DCAA compliance is one of the trickier components of being a government contractor. Working with a CPA professional who understands and has experience with DCAA compliance is the best way to ensure that all rules are followed. However, it is still important for contractors to have a clear understanding of DCAA compliance, and this review offers answers to some of the more frequently asked questions.
DCAA Compliance: 7 Frequently Asked Questions And Answers
The most common questions CPA professionals receive from government contractors about DCAA compliance is in regard to how they can ensure that their employees are able to follow the necessary guidelines, the best method for organizing accounting tasks, and what to expect if they are audited by the DCAA, among other questions that are discussed below.
How Do I Ensure That My Employees Understand The Importance Of DCAA-Compliant Timekeeping Practices?
Communication is of the utmost importance when it comes to ensuring that your employees understand their responsibilities as it pertains to timekeeping practices. Be sure to make yourself available to your team and encourage them to ask any questions they may have about timekeeping.
It can also be helpful for them to read through a handbook that explains DCAA compliance and the role of employees. Generally speaking, it is imperative that your employees record all the time that they work each day as required; a supervisor cannot do so on their behalf.
How Do I Differentiate Between Direct And Indirect Time And Costs Associated WIth Government Contracts?
One of the more confusing aspects of DCAA compliance for many government contractors is differentiating between direct and indirect time and costs that are associated with the government contract(s). A general breakdown between the two is as follows:
- Direct costs – Expenses that can be traced directly to a cost objective associated with the government-issued contract
- Indirect costs – Expenses that cannot be assigned to a direct cost objective
For example, time charged working specifically on the job is a direct cost, and paid time off for the employee should be charged as an indirect cost. It is important to keep in mind that contracts that require DCAA timekeeping obligate employees to track and record all time to direct and indirect cost accounts.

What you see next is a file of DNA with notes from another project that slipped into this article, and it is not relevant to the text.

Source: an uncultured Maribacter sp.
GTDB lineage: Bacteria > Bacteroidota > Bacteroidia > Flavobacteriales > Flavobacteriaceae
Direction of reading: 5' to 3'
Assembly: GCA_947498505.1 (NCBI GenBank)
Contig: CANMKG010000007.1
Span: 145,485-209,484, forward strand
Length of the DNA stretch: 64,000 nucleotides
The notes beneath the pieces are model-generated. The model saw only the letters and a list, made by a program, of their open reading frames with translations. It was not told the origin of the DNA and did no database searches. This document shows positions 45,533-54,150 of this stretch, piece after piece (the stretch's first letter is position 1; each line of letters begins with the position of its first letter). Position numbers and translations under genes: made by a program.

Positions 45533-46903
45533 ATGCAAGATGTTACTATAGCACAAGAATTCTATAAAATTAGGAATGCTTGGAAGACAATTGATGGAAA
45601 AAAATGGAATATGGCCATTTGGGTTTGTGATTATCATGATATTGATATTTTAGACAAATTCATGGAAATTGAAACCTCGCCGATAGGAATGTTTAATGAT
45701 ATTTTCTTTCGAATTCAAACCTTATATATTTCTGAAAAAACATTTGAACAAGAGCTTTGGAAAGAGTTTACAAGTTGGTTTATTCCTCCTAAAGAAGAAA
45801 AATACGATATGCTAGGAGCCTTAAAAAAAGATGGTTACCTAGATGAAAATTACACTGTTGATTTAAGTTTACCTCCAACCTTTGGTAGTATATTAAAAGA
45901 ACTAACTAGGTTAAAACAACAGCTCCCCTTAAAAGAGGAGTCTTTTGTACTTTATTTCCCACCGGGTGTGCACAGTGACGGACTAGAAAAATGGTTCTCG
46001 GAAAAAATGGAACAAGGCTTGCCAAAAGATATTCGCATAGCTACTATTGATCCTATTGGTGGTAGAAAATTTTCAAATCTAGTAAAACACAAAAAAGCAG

Can Supervisors Update Or Correct Timesheets For Employees?
The short answer is no, supervisors are not allowed to update an employee’s timesheet themselves. On the very rare exception to this rule when an employee is not able to update their own timesheet, a supervisor must get consent to update or correct a timesheet, and they should make a clear and highly detailed note of why exactly the change was made. Employee timesheets are reviewed closely during a DCAA audit, and any altering of employee timesheets without permission could become a concern.
Do I Have To Purchase An Electronic Timekeeping System?
An electronic timekeeping system is not required by the DCAA. However, it is generally considered to be a superior and more reliable method than written format. In general, the DCAA simply wants to confirm that the contractor is in compliance with timekeeping and cost tracking requirements, and organization is key to being able to provide the DCAA with the records they need during an audit.
Are All Contractors That Work On Government Contracts Audited By The DCAA?
No, not all government contractors are audited by the DCAA. However, anyone who works on government-issued contracts (i.e. Department of Defense) is subject to a DCAA audit and must comply with the guidelines established in the Federal Acquisition Regulation (FAR). Additionally, being audited by the DCAA does not mean that you are suspected of doing anything wrong, and who is (and is not) audited is primarily based upon the types of contracts you receive and the agencies with which you work. Ultimately, the goal of the DCAA is to simply verify that the government agencies are receiving a fair price for the goods and services you provide.
What Can I Expect During A DCAA Compliance Audit?
A DCAA compliance audit is not as scary as it may at first seem as long as you are prepared and have done a good job of staying on track with compliance requirements. During an audit, a floor check is conducted, which involves a visit from a member of the DCAA who interviews a handful of employees, often at random. They will also check all of your accounting records as well.
What Happens If My Business Fails A DCAA Audit?
Failing a DCAA audit can be disastrous for a contracting business, and it can lead to an inability to procure future government contracts if the DCAA determines issues with your accounting and timekeeping systems. In lesser scenarios, a failure to properly keep detailed records could lead to an inability to collect on payments you otherwise should have earned.
Contact Diener & Associates To Ensure Your DCAA Compliance
Government contractors often work with professional certified public accountants to ensure full DCAA-compliance and a successful audit. Knowledgeable CPAs understand the necessary and ever-evolving requirements associated with DCAA compliance. If your government contracting business has questions about the DCAA auditing process, it is best to reach out to a certified public accountant that specializes in government contractor consulting and DCAA compliance.